What is the generic term for something that is used in food preparation, typically to impart flavour, but is removed from the dish before it is served?

For instance, a bouquet garni is a specific example - a bunch of dried herbs that is discarded after cooking. Another example would be cinnamon stick, or clove ("spice" is not the term I am looking for here).

I'm not really a foodie, but this one has been wracking my brain, and none of my friends can provide an answer.

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    I think you need to distinguish between 'edible' and 'digestible'. We eat lots of things that we do not digest. They are called 'roughage' among other things. – Nigel J Jan 30 at 20:38
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    Although the question is perfectly on-topic here, it is possible that the contributors to the 'Seasoned Advice' Stack Exchange are in a better position to provide the most precise answer. – jsw29 Jan 30 at 21:55


...something that is added to food or drink to give it a particular taste:

-Cambridge dictionary online

This seems to be a generic term. I cannot think of anything I would put in food that is not actually edible in powdered or crumbled form. Even Bay leaves have been called poisonous, and cooks are told to remove them, but the real reason for removing spices such as these before serving is that they do not pass through the digestive tract easily.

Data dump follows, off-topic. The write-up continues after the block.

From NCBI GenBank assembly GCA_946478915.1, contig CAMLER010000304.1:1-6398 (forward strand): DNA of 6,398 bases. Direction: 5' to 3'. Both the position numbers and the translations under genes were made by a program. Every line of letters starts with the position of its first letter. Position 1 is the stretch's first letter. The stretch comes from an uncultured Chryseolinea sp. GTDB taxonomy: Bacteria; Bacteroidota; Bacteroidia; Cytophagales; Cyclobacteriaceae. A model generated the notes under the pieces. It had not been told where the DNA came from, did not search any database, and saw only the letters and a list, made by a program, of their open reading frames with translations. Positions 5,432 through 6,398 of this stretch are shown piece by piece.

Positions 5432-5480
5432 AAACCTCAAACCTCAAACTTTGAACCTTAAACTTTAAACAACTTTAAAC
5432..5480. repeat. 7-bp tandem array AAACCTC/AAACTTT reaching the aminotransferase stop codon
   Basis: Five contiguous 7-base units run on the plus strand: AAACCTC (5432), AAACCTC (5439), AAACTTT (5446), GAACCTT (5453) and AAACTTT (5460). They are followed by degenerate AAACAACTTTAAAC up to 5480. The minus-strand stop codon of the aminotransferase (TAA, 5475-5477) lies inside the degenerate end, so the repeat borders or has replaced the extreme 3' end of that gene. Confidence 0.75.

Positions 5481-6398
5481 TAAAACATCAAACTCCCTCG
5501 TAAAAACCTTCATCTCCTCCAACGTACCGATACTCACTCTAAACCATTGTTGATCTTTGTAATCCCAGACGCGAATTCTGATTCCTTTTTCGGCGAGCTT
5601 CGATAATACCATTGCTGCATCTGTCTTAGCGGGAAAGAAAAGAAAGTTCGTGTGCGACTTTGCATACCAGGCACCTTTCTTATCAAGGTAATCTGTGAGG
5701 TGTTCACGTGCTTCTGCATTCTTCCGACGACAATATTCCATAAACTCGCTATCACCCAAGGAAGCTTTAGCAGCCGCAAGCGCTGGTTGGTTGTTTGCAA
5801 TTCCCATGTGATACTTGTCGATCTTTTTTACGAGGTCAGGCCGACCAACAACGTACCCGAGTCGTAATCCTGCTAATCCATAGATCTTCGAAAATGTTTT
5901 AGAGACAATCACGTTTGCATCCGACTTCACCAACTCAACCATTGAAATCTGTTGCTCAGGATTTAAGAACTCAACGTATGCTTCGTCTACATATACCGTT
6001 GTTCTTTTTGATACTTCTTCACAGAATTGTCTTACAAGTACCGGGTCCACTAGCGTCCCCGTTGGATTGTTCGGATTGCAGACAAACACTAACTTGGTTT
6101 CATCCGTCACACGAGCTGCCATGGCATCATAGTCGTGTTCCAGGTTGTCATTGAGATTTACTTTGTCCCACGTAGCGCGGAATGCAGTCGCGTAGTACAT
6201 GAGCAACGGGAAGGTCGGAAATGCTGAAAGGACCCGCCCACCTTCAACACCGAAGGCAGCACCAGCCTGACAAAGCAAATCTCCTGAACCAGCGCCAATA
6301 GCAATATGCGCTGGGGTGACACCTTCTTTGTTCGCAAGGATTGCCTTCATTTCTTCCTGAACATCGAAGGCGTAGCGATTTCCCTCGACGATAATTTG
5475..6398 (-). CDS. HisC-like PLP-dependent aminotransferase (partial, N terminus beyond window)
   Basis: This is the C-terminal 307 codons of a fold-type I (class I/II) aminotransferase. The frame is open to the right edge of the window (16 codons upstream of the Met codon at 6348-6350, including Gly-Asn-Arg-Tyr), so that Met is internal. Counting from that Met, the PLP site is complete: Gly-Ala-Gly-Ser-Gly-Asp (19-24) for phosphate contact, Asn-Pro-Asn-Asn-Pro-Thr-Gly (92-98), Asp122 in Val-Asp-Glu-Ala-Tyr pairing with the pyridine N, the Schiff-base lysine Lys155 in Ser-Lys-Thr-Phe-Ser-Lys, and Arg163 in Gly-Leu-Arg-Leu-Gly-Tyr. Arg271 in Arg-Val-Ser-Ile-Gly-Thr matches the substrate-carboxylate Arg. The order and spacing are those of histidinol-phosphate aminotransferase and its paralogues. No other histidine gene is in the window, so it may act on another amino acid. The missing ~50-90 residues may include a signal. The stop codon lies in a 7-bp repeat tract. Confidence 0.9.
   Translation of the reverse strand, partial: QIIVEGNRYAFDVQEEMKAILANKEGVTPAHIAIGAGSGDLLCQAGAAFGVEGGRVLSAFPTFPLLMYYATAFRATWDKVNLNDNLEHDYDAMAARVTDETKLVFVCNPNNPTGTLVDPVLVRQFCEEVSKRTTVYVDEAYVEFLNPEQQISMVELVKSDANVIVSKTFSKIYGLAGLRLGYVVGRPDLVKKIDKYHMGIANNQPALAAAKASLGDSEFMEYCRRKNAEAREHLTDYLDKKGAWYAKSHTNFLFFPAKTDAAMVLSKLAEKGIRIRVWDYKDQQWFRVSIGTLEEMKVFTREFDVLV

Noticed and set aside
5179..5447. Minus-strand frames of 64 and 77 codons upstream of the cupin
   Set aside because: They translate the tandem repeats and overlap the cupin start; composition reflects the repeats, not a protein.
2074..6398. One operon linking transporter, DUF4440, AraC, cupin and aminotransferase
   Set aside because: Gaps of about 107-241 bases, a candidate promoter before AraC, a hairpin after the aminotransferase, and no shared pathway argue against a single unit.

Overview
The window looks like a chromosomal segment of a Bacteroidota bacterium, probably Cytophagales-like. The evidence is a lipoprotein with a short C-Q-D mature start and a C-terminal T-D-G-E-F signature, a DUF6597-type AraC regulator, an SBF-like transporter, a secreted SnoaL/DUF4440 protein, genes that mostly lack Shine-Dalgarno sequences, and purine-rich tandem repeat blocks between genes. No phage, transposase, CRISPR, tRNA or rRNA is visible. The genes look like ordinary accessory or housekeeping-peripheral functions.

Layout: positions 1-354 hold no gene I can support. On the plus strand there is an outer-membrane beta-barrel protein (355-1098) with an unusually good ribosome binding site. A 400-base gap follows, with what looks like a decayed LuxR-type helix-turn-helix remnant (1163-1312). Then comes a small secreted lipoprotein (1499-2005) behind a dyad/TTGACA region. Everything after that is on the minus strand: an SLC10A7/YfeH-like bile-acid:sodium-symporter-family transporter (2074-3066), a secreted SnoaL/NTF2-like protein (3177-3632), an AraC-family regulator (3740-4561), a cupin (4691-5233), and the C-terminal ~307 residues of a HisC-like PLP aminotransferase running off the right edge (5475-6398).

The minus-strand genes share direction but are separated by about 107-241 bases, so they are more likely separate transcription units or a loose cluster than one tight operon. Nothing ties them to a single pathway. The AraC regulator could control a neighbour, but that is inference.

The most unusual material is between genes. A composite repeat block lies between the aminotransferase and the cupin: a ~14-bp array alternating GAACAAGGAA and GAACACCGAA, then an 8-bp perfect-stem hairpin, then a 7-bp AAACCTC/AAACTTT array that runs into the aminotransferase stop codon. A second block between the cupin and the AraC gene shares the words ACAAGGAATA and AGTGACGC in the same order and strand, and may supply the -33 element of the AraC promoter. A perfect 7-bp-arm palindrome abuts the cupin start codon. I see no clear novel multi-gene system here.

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    When I said "not itself edible", I was not being really accurate. They would likely be edible in powdered or crumbled form. I guess what I meant was a type of flavouring ingredient that is not palatable "as is" and is discarded before the dish is served. Perhaps there is no word for it in English, but maybe in a language like French? – Sean South Jan 30 at 20:24
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    @SeanSouth You should edit to reflect that. I have had this answer "on hold" for 3 hours waiting for more user input. We NEED accuracy to formulate answers, otherwise, you get closed for "unclear". – Cascabel Jan 30 at 20:40
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    So you are actually looking for a translation? – Cascabel Jan 30 at 20:44

I think immediately of a bay leaf. I would suggest a "seasoning" or maybe more generally and "enhancer or enhancement".



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